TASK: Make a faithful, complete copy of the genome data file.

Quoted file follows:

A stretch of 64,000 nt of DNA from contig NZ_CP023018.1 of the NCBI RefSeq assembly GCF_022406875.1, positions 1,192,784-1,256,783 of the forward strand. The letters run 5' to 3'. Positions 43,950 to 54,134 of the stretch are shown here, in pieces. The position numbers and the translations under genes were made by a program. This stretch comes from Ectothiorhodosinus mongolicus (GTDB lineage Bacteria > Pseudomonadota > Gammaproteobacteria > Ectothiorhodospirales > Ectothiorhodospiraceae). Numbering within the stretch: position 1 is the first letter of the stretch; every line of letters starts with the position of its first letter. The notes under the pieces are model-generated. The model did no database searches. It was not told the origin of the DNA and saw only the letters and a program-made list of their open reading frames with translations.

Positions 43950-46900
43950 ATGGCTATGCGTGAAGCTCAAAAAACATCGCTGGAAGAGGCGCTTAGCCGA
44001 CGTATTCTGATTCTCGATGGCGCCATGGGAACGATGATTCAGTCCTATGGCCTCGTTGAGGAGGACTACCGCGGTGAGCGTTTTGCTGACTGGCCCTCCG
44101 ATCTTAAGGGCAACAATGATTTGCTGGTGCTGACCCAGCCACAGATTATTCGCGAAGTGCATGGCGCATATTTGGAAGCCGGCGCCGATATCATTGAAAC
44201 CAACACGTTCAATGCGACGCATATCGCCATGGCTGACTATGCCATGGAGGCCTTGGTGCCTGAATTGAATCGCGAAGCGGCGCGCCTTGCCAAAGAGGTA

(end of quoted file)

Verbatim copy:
A stretch of 64,000 nt of DNA from contig NZ_CP023018.1 of the NCBI RefSeq assembly GCF_022406875.1, positions 1,192,784-1,256,783 of the forward strand. The letters run 5' to 3'. Positions 43,950 to 54,134 of the stretch are shown here, in pieces. The position numbers and the translations under genes were made by a program. This stretch comes from Ectothiorhodosinus mongolicus (GTDB lineage Bacteria > Pseudomonadota > Gammaproteobacteria > Ectothiorhodospirales > Ectothiorhodospiraceae). Numbering within the stretch: position 1 is the first letter of the stretch; every line of letters starts with the position of its first letter. The notes under the pieces are model-generated. The model did no database searches. It was not told the origin of the DNA and saw only the letters and a program-made list of their open reading frames with translations.

Positions 43950-46900
43950 ATGGCTATGCGTGAAGCTCAAAAAACATCGCTGGAAGAGGCGCTTAGCCGA
44001 CGTATTCTGATTCTCGATGGCGCCATGGGAACGATGATTCAGTCCTATGGCCTCGTTGAGGAGGACTACCGCGGTGAGCGTTTTGCTGACTGGCCCTCCG
44101 ATCTTAAGGGCAACAATGATTTGCTGGTGCTGACCCAGCCACAGATTATTCGCGAAGTGCATGGCGCATATTTGGAAGCCGGCGCCGATATCATTGAAAC
44201 CAACACGTTCAATGCGACGCATATCGCCATGGCTGACTATGCCATGGAGGCCTTGGTGCCTGAATTGAATCGCGAAGCGGCGCGCCTTGCCAAAGAGGTA